I can't sure what isotopes of silver(107 or 109) was used.

But Silver has non-zero nuclear spin since the number of proton and neutron are not even.

Since we use Silver atom not electron in SG experiment,

I think we need to consider spin of electron and silver nucleus simultaneously.

In Sakurai text book, nuclear spin is considered irrelevant to the result of experiment.

If the nuclear spin is 1/2, the total spin of silver atom will be 1.

And we need to observe 3 lines passing through the inhomogeneous B-field.

I don't know why nuclear spin could be ignored.


1 Answer 1


The separation of the different spin states in the Stern-Gerlach experiment depends on the strength of the magnetic dipole moment. For an electron, this is approximately twice the Bohr magneton:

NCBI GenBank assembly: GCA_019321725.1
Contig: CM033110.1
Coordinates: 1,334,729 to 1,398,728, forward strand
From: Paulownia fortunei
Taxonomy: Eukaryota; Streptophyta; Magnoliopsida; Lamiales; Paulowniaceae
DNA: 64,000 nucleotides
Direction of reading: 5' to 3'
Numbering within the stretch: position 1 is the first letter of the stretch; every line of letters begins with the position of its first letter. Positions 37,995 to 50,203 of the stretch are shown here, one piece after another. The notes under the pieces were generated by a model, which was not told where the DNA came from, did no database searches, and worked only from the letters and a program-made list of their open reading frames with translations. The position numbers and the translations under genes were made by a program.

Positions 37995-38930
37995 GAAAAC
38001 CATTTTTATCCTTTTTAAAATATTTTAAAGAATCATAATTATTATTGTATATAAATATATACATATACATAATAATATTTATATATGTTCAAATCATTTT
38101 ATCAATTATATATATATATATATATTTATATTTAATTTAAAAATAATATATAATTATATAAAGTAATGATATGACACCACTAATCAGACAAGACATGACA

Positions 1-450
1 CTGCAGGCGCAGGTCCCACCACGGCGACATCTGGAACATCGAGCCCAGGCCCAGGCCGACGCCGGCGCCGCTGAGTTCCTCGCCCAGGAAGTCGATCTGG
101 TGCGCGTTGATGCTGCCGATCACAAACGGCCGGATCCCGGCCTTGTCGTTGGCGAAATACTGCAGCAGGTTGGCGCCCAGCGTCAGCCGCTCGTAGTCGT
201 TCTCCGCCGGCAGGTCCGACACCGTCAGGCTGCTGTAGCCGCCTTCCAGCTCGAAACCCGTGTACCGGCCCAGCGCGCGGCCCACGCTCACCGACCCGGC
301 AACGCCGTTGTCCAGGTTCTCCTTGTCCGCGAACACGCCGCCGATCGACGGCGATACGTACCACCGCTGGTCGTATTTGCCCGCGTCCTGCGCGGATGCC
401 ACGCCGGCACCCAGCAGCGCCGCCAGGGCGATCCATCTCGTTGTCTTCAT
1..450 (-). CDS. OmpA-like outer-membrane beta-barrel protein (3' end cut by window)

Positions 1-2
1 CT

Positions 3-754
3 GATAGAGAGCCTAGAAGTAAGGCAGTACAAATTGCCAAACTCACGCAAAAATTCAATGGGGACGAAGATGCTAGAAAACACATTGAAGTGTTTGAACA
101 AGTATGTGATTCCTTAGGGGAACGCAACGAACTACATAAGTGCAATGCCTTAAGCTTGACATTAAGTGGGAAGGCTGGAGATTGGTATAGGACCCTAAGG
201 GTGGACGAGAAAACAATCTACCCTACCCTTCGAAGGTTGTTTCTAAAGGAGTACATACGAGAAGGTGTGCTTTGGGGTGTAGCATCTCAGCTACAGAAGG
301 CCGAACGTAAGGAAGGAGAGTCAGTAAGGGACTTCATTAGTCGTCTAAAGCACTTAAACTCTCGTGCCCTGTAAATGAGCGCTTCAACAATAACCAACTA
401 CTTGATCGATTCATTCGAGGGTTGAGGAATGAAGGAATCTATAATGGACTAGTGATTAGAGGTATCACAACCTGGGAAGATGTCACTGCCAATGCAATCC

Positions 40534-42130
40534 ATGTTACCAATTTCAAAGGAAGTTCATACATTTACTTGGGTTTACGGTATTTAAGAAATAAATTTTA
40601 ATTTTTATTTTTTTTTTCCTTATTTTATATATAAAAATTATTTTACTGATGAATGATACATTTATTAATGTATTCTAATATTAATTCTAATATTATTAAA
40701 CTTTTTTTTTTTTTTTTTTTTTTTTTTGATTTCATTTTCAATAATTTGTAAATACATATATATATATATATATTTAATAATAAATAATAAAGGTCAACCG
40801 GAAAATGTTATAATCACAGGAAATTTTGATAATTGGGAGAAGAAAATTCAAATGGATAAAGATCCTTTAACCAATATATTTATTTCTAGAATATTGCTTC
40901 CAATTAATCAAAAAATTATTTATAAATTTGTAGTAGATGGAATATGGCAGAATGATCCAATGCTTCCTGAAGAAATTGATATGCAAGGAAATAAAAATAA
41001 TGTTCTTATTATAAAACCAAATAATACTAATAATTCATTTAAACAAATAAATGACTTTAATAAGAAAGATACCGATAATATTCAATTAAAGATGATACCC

$$ \mu_e\approx 2\mu_B=2\left(\frac{e\hbar}{2m_e}\right) $$

The nuclear magnetic moment depends on the exact nucleus in question, but it tends to be on the order of the nuclear magneton:

$$ \mu_{\rm nuc}\sim\mu_N=\frac{e\hbar}{2m_p}\ll \mu_e $$

The magnetic fields in a typical Stern-Gerlach experiment done with silver are insufficiently strong to distinguish between atoms of different nuclear spin, so only the electron spin is resolved.


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